I took my friend’s 5-year-old daughter to McDonald’s recently and as we drove out the parking lot, she noticed that each time I’d take a sip of my iced tea, my face would have an unpleasant countenance. “Why does your face look like that?” she asked. I responded, “This iced tea tastes awful!” Her response? “Then stop drinking it.” I thought about that for a moment. It was pretty simple for this 5 year old that if I’m engaging in something that is bringing me more discomfort/pain than pleasure, then I should just stop doing it. From my adult perspective, however, I had to take into account the amount of money I spent for this large iced tea and felt that I couldn’t waste it, so I just had to keep drinking it… even though it wasn’t fulfilling the purpose for which it was purchased. God showed me a deeper lesson from this simple experience.

We tend to stay longer in situations in which we feel we have made significant investments. We stay because we are somehow expecting a return. I define the word “stay” very loosely for the purpose of this blog. It simply means, continuing to engage in or continuing to invest in. We sometimes continue to engage in situations that we find out after a while are not satisfying or fulfilling, because we don’t want to feel that we have wasted our time or our investment. Like me, we continue to drink the proverbial “iced tea” that we paid for, even if it’s to our own discomfort and detriment. The question God laid on my heart from my discussion with that 5 year old was, “Can it really be considered a worthwhile investment if you’re not benefitting or gaining from it?” That’s the whole point of an investment, right? It reminds me of the scripture in Mark 8:36 – What does it profit a man if he gains the whole world and loses his soul? I think our distorted perception of our “investment” is what keeps us bound in unpleasant and uncomfortable situations from which there’s no personal or real benefit.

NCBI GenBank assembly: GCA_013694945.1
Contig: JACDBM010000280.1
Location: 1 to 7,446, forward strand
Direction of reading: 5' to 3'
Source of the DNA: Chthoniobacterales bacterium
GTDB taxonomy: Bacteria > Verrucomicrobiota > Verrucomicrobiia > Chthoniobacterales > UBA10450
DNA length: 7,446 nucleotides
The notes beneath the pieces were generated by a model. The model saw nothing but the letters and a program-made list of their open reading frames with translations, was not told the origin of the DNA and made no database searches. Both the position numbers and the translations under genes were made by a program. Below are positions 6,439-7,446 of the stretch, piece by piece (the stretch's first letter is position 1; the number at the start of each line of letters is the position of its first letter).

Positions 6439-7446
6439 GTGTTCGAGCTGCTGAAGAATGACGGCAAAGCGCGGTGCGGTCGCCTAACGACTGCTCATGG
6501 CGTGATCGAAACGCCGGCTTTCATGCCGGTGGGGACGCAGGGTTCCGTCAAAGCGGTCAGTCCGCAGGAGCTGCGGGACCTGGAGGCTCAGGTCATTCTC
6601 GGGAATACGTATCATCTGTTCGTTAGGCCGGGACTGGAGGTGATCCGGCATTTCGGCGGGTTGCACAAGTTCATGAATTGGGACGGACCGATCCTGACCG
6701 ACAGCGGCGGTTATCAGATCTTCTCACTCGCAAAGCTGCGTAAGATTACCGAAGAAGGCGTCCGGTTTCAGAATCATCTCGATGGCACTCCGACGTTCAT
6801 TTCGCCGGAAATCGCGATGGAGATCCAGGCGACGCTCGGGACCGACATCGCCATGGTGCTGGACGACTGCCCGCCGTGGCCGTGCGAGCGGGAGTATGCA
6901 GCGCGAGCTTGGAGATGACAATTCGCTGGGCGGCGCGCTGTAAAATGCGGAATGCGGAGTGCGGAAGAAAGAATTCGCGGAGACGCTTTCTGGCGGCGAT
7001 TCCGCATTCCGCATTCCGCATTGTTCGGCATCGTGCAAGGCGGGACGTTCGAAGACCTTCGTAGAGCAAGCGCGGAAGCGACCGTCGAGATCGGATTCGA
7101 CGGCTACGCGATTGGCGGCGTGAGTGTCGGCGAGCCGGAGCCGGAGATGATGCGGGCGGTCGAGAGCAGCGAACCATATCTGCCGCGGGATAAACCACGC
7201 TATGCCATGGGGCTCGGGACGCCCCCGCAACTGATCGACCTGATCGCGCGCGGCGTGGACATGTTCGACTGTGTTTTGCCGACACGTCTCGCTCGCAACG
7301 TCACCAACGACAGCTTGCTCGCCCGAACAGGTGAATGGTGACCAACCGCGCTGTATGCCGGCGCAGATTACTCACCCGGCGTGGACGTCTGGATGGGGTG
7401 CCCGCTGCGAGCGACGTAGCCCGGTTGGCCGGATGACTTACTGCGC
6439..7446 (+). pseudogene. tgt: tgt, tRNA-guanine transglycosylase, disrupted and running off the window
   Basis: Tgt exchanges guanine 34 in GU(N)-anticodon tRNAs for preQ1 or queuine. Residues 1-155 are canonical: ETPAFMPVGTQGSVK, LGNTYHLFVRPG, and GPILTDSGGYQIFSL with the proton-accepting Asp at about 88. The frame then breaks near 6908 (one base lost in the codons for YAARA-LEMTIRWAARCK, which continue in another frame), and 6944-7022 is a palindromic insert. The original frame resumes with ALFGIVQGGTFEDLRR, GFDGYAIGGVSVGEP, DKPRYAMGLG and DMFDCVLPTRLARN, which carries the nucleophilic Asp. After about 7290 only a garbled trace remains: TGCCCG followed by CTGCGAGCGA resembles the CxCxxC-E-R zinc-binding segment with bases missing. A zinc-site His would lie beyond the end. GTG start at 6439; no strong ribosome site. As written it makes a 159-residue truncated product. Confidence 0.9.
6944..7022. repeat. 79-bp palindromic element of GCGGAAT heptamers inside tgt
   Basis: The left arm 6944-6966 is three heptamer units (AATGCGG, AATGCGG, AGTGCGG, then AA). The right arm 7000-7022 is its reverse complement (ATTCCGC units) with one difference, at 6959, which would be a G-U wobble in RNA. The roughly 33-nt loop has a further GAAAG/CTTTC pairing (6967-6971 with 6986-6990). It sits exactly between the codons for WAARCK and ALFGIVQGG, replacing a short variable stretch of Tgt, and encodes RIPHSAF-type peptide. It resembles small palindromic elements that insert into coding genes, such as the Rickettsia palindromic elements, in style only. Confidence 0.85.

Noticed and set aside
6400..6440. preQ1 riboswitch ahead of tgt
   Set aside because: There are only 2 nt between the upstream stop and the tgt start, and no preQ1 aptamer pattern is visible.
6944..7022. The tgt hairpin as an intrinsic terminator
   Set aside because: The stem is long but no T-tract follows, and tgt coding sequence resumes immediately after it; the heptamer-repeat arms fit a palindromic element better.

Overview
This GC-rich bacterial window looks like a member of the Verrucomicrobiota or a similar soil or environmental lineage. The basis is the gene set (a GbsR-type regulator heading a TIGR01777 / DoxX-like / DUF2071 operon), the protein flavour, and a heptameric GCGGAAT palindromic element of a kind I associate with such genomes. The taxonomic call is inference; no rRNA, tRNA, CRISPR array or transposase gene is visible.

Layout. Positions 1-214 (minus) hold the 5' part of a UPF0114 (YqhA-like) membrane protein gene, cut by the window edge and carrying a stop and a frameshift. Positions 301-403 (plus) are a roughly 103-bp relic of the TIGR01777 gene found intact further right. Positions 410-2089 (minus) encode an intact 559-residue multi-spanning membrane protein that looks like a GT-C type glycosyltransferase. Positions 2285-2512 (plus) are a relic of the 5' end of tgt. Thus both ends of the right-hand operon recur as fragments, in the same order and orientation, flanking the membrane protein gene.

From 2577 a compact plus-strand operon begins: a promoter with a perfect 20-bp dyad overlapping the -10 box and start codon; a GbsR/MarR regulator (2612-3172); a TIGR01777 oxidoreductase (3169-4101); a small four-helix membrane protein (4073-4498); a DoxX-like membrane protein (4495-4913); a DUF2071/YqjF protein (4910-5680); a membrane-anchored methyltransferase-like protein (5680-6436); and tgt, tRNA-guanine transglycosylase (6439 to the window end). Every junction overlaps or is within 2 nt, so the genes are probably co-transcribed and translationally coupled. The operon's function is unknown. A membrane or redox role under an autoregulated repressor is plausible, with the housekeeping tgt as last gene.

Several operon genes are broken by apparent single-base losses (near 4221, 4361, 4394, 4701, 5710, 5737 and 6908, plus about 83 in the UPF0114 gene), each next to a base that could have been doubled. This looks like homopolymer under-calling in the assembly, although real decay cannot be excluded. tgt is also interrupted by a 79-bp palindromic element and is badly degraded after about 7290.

Now, I realize that as adults there are some things that we have to do simply because we just have to do them (e.g. showing up daily to a job you hate but have to do, because you have bills to be paid). I’m not referring to those things. I’m speaking to those otherthings that we continue to engage in, knowing full well that the costs far outweigh the benefits….. simply because we don’t want to feel like we have somehow wasted all the time we spent investing in them. But are we really benefitting from the sacrifice of our investments? Would the cost of investing elsewhere be as great as the realization that we’ve wasted our time in the present investment? The fact remains, sometimes people stay longer than they should in situations, not because they truly want to but, because they fear failure and can’t bear the reality they’d have to face in admitting that they may have wasted valuable time. Is that really a fulfilling way to live though? Does that lifestyle reflect a deep trust in God? Just some food for thought.

Prayer: Lord, our stubborn will and our egos at times lead us away from Your will and the things You have predestined for us. It’s hard to walk away from things that we have poured ourselves into for years, even when we realize that they’re not the best or right things for us; and sometimes, even when they do us more harm than good. Help us to pursue the things that will cause us to fulfill our destinies in You and will bring a sense of meaning and purpose to our lives. Give us the strength to just walk away and write some things off as “bad debt”, if they’re hindering us from the things we should be investing in. Everything we have is from You and we want to yield a favorable return on what You have ultimately given us to invest. Give us discernment today. Amen.

**For your encouragement – Your Destiny by Kevin Levar –https://m.youtube.com/watch?v=P_QdOYRkE7Y

YIC,
Neisha